MONDAY, Oct. 29 (HealthDay News) -- Many people with incurable lung cancer mistakenly believe that radiation therapy meant to ease their pain and other symptoms may cure their disease, researchers report.
This type of treatment is called palliative radiation therapy and can improve patients' quality of life, but will not cure their cancer.
The researchers looked at data from nearly 400 patients over the age of 21 with incurable lung cancer who received or were scheduled to receive palliative radiation therapy. Findings from surveys completed by the patients four months after their lung cancer diagnosis showed that most of them believed that palliative radiation therapy could help them.
The investigators found that 78 percent of the patients believed that palliative radiation therapy was "very" or "somewhat likely" to help them live longer, and 67 percent believed that it was "very" or "somewhat likely" to help them with cancer-related symptoms or problems.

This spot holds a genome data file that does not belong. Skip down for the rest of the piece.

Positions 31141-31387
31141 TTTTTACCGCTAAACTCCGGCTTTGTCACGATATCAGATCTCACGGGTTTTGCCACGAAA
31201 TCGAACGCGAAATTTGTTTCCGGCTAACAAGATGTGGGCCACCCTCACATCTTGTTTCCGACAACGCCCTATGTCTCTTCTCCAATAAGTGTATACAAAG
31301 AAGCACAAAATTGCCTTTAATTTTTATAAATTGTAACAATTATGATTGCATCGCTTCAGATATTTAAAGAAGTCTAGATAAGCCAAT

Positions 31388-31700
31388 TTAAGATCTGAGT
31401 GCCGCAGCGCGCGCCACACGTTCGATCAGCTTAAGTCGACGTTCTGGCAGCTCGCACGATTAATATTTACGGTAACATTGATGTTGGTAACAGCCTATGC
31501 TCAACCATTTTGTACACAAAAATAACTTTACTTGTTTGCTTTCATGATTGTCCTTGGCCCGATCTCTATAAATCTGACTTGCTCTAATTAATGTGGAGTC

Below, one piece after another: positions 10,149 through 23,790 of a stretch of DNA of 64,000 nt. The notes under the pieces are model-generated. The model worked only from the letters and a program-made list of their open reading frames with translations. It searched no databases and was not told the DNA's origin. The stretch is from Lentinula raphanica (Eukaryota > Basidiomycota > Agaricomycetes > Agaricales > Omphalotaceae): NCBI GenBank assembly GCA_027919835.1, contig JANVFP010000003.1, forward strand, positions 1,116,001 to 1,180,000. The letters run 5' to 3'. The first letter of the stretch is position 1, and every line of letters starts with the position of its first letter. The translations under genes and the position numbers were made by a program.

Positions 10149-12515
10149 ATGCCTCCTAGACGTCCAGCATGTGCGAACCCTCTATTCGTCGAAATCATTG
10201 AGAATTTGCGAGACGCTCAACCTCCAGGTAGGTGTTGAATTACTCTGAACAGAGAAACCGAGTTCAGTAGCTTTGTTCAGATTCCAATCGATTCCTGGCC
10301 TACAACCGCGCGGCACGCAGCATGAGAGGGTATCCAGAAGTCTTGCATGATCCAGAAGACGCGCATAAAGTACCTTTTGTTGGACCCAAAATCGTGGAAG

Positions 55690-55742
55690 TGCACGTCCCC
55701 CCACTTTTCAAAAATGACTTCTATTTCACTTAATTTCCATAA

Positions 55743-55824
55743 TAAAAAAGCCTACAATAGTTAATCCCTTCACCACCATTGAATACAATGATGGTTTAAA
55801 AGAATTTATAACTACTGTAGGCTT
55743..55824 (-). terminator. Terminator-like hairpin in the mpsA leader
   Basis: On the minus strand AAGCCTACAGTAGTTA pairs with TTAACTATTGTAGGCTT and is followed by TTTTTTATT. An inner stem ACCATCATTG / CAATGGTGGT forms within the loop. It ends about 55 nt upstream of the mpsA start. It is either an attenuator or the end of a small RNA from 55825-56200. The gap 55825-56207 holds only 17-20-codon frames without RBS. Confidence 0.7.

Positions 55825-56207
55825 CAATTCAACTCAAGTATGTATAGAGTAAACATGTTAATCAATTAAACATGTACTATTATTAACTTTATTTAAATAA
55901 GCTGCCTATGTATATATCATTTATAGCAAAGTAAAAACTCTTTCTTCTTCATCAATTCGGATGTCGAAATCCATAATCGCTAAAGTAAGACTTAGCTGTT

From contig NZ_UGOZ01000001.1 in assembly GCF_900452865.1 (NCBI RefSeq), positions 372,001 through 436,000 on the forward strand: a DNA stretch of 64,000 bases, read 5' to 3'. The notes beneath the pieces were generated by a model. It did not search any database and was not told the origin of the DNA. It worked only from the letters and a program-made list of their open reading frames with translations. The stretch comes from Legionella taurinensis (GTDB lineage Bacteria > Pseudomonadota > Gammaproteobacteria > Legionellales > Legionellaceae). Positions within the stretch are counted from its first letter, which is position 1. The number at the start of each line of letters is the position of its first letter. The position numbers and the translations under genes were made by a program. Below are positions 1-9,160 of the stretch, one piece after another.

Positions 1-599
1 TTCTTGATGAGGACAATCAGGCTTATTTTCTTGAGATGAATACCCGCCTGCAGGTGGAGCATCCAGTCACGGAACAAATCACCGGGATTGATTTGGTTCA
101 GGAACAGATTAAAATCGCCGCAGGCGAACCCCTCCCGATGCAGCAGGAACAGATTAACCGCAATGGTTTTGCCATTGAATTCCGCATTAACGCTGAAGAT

However, 64 percent did not understand that palliative radiation therapy was not at all likely to cure their cancer.
The study was scheduled for presentation Monday at the annual meeting of the American Society for Radiation Oncology in Boston.
"Our study found that, though most lung cancer patients are optimistic about the effectiveness of radiation therapy in relieving symptoms and prolonging life, many have inaccurate beliefs about the ability of palliative radiation therapy to cure their cancer," lead author Dr. Aileen Chen, a radiation oncologist at Dana-Farber Cancer Institute in Boston, said in a society news release.
"In order to help patients make informed decisions about radiation treatments near the end of life, health care providers need to improve communication and understanding about the goals and limitations of palliative radiation therapy," Chen said. "While palliative radiation therapy can be very effective at relieving symptoms from cancer, overly intensive care can also reduce patients' quality of life and lead to significant time and financial burdens for patients and their families."
On average, patients with lung cancer that has spread survive less than one year, and less than 5 percent survive five years, the study authors pointed out.
The data and conclusions of research presented at medical meetings are typically considered preliminary until published in a peer-reviewed medical journal.
The U.S. National Cancer Institute has more about lung cancer.
SOURCE: American Society for Radiation Oncology, news release, Oct. 29, 2012
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